Teams of 3-4 may work better. We only had enough parts on hand to build two cars and limited time left in the school year so we worked with what we had and used larger groups. With enough battery packs, motors and IR kits you can support racing more cars at one time. 

There are plenty of untapped options for this framework. The cars could tow a box of books to teach the kids to design for torque rather than speed. Or use an inclined board and see which car can climb the steepest angle. Or tow a box of books up an incline. This could open up the discussion of gearing and using other Lego motors. And advanced options could include comparing motors for speed versus gearing and even motor datasheets for efficiency versus maximum power output.

I hope that some of the ideas here can help you get your kids excited about engineering!

Tuesday, February 07, 2017

LEGO EV3 Minimal Proportional Line Follower

The LEGO EV3 is a great development platform for learning about sensors, feedback and control systems. The EV3 system allows us to build a working line following program using only 4 blocks. Here we will walk through how to build and understand this minimal proportional line follower.

A Line Follower Track

You will need some kind of track. There are several options. You can purchase a cardboard tri-fold board at Dollar Tree and make your own test track using electrical tape or a black marker. Or foam core, poster board or even cardboard. The link below has a pdf file of track parts that you can print and combine to make your own track. Print the tracks you want and tape them down.

If you draw the line you need to make the lines wide. The width of the line determine how long the robot has to recover before losing the line. If the robot veers toward the line enough to reach the white on the other side the robot will not recover and will lose the line. Systems with multiple sensors can follow more narrow lines but that is an advanced topic.


The Robot

You will need a simple robot with motors on ports B & C and an EV3 Color Sensor (on port 3) with the Color Sensor mounted in front of the robot (centered) about 3/8" of an inch above the mat (6mm to 8mm). Mounting the Color Sensor on the centerline of the robot makes the programming much more simple. Having the Color Sensor mounted off-center (closer to either the right or left side of the robot) means that turning left and turning right will not move the sensor by the same amount over the line. The imbalance between the effectiveness of left and right turns can be addressed in software but requires a different gain for left and right turns. Please mount your Color Sensor along the centerline of your robot to avoid this issue.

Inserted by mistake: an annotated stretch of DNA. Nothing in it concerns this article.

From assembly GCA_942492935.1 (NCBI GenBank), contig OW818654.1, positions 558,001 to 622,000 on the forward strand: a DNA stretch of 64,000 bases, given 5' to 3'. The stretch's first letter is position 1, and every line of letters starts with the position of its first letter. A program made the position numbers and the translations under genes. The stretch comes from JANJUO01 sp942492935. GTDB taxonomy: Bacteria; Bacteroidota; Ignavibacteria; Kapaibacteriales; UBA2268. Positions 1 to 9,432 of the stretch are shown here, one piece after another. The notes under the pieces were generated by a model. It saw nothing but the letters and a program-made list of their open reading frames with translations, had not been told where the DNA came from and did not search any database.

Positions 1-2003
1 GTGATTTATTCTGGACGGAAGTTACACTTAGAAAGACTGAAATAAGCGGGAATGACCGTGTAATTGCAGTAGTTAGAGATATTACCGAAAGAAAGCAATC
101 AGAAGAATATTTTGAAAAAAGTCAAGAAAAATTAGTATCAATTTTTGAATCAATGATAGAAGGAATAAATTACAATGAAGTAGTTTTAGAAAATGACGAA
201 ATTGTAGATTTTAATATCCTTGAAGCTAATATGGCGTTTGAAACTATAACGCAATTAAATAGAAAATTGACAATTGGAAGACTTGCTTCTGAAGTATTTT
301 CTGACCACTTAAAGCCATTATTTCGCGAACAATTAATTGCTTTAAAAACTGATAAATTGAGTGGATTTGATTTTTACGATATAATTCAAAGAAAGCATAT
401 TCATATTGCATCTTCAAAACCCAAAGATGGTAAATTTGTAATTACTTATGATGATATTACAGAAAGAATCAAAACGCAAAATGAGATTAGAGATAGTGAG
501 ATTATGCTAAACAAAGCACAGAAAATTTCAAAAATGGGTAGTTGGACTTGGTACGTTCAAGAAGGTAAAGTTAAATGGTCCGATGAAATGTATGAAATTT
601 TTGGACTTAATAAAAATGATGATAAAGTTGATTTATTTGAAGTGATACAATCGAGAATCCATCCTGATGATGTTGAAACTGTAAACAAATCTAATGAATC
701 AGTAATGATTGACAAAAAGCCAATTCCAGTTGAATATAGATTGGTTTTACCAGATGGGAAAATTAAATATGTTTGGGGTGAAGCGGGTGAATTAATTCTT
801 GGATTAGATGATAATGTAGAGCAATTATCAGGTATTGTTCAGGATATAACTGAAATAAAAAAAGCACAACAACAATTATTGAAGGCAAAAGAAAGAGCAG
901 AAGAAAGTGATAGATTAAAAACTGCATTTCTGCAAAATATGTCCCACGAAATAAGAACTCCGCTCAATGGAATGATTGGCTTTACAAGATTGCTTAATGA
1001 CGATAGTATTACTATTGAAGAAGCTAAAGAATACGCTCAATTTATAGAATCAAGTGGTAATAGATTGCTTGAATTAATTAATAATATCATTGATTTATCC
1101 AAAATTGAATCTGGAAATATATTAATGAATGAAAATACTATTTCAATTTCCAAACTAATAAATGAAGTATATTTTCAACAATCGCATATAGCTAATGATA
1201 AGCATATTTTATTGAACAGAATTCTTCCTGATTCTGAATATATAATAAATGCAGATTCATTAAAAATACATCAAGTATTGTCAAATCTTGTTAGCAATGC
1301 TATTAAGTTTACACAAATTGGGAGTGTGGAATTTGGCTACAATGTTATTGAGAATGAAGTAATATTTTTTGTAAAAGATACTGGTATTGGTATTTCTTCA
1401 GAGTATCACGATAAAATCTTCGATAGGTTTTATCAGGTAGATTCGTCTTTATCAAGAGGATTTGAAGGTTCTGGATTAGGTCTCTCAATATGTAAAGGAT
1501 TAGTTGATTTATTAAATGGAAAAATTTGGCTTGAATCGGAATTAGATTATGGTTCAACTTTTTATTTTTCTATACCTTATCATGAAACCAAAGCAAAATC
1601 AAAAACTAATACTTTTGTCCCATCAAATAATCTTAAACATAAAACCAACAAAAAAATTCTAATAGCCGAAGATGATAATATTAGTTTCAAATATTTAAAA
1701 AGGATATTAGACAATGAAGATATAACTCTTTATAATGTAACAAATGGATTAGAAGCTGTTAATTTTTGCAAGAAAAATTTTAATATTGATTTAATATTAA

Shielding the bottom of the Color Sensor from external light using LEGO bricks or beams can help but be sure to use dark colors, red and yellow LEGO are very reflective and often seen as white by the sensor. 

Calibrating your Color Sensor will make the process easier but there are notes on how to use the same program with an uncalibrated sensor. The link below has a great tutorial on how to calibrate the sensor.


In particular the the EV3 development environment's Move Steering block makes it easy to separately control the power setting of the drive motors and the power distribution. That is we can set a the Power input to 25 and then use the Steering input to vary how that power is divided between the motors. With a Steering input of 0, each motor runs at 25. But with a Steering input of 100, the left motor receives full power (25) while the right motor receive no power (0), turning the robot to the right. And the opposite is true when the Steering input is set to -100.

What Does Proportional Mean?

A proportional control system measures the error (the difference between the system setpoint and the current state) in a system and then either increases or decreases the system output by enough to minimize the error. Proportional refers to the system's ability to make small changes for small errors and large changes to respond to large errors. This means the system response is proportional to the measured error.

For this example, the error will be measured using a calibrated Color Sensor in Reflected Intensity Mode and the Move Steering block allow us to use this error to steer the robot to follow the line. A calibrated color sensor in reflected intensity mode will return 0 when over a wide black line and 100 when over a white portion of the board. When centered on the edge of wide black line the sensor should return 50. The program below shows how we can use the information from the sensor to control a robot's steering to create a proportional line follower.

Minimal Proportional Line Follower

Configure the Color Sensor for Measure -> Reflected Intensity. Set the Math Block to Subtract and type 50 for the value of "a". Set the Move Steering Block to ON and the Loop Block to Motor Rotations -> Rotations and Greater than (>) and set the limit to 10.

How it Works